What has been the most difficult part of your writing experience? I found it difficult and felt awkward saying “no” to the self publishing company when they continually tried to sell me more and more packages. I am also finding it difficult to get people to write reviews. Saying they loved it is not enough. I crave reviews, preferably honest and constructive ones.
Do any of your characters have secrets you can share with our readers? The book is titled “The Guardian of Secrets,” so no, sorry, I’m saying nothing. What I will say is that there are many twists and turns on the pages.
In this book I researched a war. I interviewed war eyewitnesses over breakfast. They were a group of very old men. I piled on the wine and beer and got some great facts for which I will be eternally grateful for.
If you were to be offered a movie deal, who would you like to see play the main characters? Meryl Streep as the strong-minded Aunt Marie Osborne. That is a definite yes. The main female characters are in their early twenties and beautiful, as are their male counterparts. There are many great, attractive and young stars coming up the ranks in Hollywood to choose from. As there are both English and Spanish heritage here, some of the main characters would have dark Mediterranean looks, whilst others would be fair. Either way, I see the characters in my mind’s eye and would love to be in the casting team. Because of the aging process of some of the main characters, good makeup would be needed to age them from their twenties to their mid-forties.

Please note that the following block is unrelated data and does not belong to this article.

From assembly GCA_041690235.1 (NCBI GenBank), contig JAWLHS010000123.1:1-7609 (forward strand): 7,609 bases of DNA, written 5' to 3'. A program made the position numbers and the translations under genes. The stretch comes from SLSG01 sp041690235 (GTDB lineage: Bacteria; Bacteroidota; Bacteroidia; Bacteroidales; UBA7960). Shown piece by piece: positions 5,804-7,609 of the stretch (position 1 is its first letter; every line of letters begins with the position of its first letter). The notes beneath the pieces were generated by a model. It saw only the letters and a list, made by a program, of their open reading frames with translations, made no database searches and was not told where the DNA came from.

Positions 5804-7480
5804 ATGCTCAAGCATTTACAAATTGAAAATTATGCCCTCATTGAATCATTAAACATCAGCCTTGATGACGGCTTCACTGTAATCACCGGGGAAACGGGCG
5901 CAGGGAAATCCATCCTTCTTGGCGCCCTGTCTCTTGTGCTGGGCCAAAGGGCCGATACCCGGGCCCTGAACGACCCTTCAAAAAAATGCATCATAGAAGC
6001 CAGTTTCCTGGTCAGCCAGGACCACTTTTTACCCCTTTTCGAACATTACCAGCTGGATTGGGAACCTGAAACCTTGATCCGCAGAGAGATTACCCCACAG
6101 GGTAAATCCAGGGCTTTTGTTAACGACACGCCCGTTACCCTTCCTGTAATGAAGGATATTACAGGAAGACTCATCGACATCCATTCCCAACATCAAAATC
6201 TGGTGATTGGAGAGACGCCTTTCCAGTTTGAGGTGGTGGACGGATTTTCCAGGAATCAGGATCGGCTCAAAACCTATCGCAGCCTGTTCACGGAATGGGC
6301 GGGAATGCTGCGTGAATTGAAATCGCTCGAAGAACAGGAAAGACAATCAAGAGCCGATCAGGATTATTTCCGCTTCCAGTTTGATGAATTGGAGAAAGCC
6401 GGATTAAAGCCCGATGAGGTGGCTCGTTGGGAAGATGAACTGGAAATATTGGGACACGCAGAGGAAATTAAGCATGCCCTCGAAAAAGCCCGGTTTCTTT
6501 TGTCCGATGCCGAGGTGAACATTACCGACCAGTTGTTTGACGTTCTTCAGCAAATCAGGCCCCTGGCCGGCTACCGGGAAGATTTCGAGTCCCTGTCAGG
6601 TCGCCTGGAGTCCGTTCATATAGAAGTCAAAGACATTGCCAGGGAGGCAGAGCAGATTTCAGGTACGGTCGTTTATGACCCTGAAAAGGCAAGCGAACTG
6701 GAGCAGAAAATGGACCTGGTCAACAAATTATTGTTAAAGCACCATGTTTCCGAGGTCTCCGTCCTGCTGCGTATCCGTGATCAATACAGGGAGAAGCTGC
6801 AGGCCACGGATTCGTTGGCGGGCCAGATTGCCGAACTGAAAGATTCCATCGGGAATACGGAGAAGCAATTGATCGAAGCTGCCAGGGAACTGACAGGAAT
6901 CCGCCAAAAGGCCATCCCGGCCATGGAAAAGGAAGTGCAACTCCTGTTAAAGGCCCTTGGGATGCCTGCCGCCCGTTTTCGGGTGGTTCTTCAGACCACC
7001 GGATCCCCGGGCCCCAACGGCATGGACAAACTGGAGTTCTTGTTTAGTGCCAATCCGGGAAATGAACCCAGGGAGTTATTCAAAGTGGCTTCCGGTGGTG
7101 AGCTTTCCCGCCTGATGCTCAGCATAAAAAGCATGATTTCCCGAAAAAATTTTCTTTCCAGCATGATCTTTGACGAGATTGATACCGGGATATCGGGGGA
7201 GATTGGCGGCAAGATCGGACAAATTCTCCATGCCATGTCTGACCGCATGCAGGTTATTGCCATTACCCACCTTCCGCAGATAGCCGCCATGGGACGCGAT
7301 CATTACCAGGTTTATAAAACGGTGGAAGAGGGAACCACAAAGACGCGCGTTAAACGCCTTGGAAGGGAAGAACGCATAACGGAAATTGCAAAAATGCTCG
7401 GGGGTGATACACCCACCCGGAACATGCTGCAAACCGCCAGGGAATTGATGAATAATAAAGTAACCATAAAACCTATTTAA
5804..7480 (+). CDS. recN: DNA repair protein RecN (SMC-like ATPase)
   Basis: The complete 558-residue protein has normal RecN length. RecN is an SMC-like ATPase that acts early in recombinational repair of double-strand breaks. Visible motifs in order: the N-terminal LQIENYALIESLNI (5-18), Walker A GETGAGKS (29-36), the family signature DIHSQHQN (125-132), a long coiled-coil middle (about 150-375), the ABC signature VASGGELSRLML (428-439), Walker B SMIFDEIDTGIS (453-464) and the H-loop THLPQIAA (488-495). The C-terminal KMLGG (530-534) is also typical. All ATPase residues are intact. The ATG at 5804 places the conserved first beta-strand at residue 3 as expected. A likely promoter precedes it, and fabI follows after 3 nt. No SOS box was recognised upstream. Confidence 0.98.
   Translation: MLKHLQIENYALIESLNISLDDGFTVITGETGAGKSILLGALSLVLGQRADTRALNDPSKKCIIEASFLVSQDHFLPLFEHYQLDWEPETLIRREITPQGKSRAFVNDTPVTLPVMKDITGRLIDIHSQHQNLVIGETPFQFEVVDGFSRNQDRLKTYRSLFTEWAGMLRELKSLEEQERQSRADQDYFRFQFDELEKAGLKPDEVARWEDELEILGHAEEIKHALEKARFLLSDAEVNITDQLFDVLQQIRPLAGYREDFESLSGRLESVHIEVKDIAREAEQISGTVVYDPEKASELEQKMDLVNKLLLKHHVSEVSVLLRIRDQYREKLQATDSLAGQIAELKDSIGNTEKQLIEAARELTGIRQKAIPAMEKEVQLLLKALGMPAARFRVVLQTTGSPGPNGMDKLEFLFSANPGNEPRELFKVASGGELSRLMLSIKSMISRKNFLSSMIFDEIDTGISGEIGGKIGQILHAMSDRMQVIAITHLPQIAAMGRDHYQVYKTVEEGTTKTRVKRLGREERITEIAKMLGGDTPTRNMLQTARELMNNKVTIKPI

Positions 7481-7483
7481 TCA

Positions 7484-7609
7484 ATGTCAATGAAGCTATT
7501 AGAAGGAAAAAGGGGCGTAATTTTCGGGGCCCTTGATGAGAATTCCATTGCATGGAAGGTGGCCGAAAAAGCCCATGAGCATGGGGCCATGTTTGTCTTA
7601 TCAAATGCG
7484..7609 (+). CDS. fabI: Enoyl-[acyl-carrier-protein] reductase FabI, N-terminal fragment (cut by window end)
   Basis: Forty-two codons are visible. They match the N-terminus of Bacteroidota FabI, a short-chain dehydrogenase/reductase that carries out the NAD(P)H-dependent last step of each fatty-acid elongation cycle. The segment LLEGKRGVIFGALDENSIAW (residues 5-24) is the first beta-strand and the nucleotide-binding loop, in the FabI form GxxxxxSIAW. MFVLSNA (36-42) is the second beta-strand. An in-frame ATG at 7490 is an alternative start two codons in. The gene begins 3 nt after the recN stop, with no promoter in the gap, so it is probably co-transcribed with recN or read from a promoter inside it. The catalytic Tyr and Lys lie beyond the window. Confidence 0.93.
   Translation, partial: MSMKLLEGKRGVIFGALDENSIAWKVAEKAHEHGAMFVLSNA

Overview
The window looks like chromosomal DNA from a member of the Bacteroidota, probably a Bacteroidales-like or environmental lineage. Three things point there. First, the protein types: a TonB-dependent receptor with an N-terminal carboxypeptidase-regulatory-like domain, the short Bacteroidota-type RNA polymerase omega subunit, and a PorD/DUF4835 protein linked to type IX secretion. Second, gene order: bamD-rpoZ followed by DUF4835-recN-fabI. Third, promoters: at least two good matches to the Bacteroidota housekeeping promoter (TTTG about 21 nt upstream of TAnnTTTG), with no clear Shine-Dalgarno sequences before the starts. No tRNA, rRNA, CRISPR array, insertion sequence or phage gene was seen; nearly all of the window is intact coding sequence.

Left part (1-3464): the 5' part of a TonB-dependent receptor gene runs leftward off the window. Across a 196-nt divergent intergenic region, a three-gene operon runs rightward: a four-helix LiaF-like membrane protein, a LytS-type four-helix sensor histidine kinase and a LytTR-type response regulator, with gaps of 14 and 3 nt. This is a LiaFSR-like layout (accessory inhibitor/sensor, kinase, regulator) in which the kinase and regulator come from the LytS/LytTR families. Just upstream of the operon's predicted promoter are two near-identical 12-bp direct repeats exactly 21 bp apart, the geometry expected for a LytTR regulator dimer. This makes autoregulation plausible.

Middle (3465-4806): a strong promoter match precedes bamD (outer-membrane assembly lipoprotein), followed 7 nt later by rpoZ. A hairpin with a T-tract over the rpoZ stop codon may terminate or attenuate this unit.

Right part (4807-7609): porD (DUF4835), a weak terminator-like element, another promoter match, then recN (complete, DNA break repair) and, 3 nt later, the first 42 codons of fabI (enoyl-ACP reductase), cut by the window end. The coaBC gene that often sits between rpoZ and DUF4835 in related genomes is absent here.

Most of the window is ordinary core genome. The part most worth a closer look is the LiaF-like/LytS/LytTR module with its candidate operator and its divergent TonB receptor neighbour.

Describe your writing process. Do you outline, create rough synopses, do detailed biographies of the characters before starting to write? I do none of the above, I’m afraid. I think about a rough story, put down the first chapter and then just allow it all to unfold before my very eyes. Even I don’t know what the characters are going to do next, and in this book they simply took over and surprised me, as though they had taken on a life of their own, changing and growing with the story. I can’t explain it any other way. I do not do a synopsis or outline because I am as changeable as the wind and so is my storytelling.